There are few events that inspire this book worm, reading lovin’ momma like the Women’s Leadership Council. And when you pair that with a sea of lovely ladies dressed totally “springtime chic” (per the invite from United Way), you get a luncheon that’s got beauty and brains. (A lot like those gals over at United Way of Acadiana.)
The ladies at the Tuesday luncheon represented a great cross section of trends from Angela Cole (the chair that’s clearly doing something right with 300-plus peeps rolling out for the affair) in a color block dress of purple and red with super sassy heels covered in spikes to Charon Harris in the season’s must have black and white (bonus: it’s also a tribal print, which is another biggie).
The first gal I spotted on the style radar was Shannon Lynd (I have a true affection for red heads) with her vibrant hair and even more vibrant dress paired with perfect wedges
The table of Sharon Moss was festive from Jackie Lyles’ pretty pink to Sharon herself in a vibrant dress and perfectly contrasted fresh green statement necklace.
There are few mother-daughter duos that nail the classic look like Debbie Foreman and Emily Babineaux — the luncheon was no exception to their effortless style that borders on southern with a sense of refinement. Debbie did linen right with white pants and her signature statement lips while Emily was lovely in a white dress with green statement necklace that had us green with envy. And if you weren’t already jealous … this gal is pretty pregnant (had to get out the magnifying glass to spot the baby bump in her middle whittling dress).
United Way’s Stephanie Mire was on duty today and definitely on point in a pale blue dress that fit the lovely blue invites and signage at the event. Always a classic, Stephanie paired her Jackie-O vibe dress with demure neutral heels (just the way to elongate the legs, ladies — and that never goes out of style).
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JUL 23 This post on Mashable says Louisiana is poised to be the next (and better) Hollywood. Sure, blogger Travis Andrews is talking Louisiana in general, but the focus really is on New Orleans. And that's fine, because if NOLA and Hollywood get into a ambiance/food/style/crazy contest, we like NOLA's chances.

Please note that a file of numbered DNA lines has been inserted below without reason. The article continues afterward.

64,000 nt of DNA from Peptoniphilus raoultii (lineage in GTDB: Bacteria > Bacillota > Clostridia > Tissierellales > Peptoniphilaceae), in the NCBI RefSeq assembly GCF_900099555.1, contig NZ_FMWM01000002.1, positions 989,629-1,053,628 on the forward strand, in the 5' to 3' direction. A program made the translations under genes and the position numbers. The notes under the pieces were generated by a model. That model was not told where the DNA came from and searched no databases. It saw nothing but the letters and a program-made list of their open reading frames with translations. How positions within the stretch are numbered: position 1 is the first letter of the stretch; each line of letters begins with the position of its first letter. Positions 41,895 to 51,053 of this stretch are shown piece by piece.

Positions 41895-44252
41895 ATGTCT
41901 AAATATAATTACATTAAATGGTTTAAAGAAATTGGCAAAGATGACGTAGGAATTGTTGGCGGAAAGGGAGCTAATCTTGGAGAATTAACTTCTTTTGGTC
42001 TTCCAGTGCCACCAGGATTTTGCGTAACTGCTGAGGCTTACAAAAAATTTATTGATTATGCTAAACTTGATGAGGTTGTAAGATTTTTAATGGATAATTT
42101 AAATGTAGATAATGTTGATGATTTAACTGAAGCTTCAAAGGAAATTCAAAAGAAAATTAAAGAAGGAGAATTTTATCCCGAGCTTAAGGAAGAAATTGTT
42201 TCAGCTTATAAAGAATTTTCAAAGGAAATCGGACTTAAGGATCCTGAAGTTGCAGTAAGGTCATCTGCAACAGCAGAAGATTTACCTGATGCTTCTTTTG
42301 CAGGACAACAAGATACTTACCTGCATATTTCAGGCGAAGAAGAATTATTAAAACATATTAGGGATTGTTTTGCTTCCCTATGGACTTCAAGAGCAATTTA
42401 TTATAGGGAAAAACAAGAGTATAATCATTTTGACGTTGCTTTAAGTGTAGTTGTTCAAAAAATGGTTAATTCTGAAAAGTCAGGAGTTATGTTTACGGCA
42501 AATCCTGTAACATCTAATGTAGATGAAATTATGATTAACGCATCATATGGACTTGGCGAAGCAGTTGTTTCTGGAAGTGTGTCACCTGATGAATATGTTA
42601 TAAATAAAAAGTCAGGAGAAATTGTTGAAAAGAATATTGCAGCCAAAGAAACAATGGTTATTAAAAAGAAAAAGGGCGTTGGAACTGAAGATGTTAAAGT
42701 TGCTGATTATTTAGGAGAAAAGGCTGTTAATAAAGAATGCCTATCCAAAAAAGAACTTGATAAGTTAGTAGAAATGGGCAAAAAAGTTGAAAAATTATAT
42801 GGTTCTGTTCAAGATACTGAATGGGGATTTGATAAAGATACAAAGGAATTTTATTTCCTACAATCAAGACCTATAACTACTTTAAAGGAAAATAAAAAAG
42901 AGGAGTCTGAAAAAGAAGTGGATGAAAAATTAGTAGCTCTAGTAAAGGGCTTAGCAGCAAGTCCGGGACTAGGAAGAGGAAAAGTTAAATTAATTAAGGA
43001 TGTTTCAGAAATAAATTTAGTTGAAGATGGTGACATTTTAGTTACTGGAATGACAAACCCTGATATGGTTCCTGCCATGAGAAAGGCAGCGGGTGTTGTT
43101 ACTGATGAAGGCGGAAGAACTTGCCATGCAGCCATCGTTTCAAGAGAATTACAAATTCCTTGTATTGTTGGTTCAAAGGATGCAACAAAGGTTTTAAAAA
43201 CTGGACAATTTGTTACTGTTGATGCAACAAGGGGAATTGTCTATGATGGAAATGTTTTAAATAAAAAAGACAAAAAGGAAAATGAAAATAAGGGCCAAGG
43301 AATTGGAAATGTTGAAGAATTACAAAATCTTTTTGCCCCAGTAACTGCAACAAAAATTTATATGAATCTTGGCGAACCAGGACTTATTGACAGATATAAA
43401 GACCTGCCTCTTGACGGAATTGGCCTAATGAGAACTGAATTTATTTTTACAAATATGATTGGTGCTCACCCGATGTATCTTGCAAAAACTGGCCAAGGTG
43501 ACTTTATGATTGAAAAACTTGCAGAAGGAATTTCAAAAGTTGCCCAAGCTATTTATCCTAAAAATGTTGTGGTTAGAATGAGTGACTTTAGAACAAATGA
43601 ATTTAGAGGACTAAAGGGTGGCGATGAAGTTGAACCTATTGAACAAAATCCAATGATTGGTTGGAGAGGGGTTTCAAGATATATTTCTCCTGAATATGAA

JUL 23 Here's New York Magazine's profile of Edwin Edwards, a well-written, thoughtful (and still unvarnished) look at Louisiana's most famous felon. There's a lot of history, but author Mark Jacobson doesn't get bogged down in pedantic rehashes here. It's a really good read.
JUL 23 Tom Aswell turns over his blog to Fred Aldrich for this post, in which Aldrich offers his critique of State Police Commander Mike Edmonson's recent radio appearance. During that visit, Edmonson commented upon the 11th-hour bill that added $30K to his annual retirement income. Spoiler alert: Aldrich was not impressed.
JUL 23 Blogger CB Forgotston has more on the Edmonson retirement issue in this post. This time, he's trying to ascertain exactly who offered the 11th-hour amendment that added $30K to the State Police chief's annual retirement check. Six legislators are claiming that a Senate staffer stuck it in, CB says.
JUL 23 Choice Foundation, which owns and operates charter schools, filed a lawsuit Tuesday accusing Bobby Jindal of overstepping his bounds in cancelling Common Core, the Washington Post reports here. The lawsuit (there's a link to it here) alleges that Jindal does not have the authority to remove the curriculum from Louisiana.
JUL 23 Here's an interesting perspective on the 2015 governor's race from Picayune reporter Julia O'Donoghue. She's looking at David Vitter, John Bel Edwards and Jay Dardenne. But instead of looking at their differences, she's examining their similarities.
JUL 23 Here are the first jewels unearthed from the Vault, a new database of public records that The Lens is making available. In this post, The Lens is taking a look at what municipal employees are paid over in NOLA. There's some pretty interesting stuff here.
JUL 23 Blogger Stephen Sabludowsky is attempting to clear away some of the smoke that Bobby Jindal's been blowing about our economy. The press releases and "presidential campaign claims" of Jindal notwithstanding, the outlook is not that rosy, Sabludowsky says. He's got some comment here from the head of GNO Inc. as well.
JUL 22 This is a fascinating piece in the Picayune about the murder of a doctor in her St. Charles Avenue home 50 years ago. It's fascinating because of the mysteries and myths that have swirled around the incident for those decades, and because of the possible connection to the assassination of John F. Kennedy. There are a lot of interesting names in here, including Ochsner and Marcello, and as usual the comments below the story are nearly as entertaining as the story itself.
JUL 22 The University of Louisiana at Lafayette is "a lock" to win the Sun Belt Conference in football, Fox Sports opines in this post. There's a rundown of the other teams in the conference, but ULL is predicted to win the conference, thanks in large part to an "explosive" offense. Is it football season yet?
JUL 22 Columnist Stephanie Grace says Gov. Bobby Jindal may be meeting with state education officials (hey - you mean HIS education officials, don't you, Steph?) but it is clear he's not looking for a solution in the Common Core fracas. Bobby wants an issue he can take on the road, and this one seems to be it, she says.
JUL 22 Here's a love letter from New York Daily News' Alex Palmer to Louisiana. In some ways it is the typical tourism article (with pronunciation guides and food definitions) but in another way it goes beyond that to list lesser-known spots to visit for food or tours.
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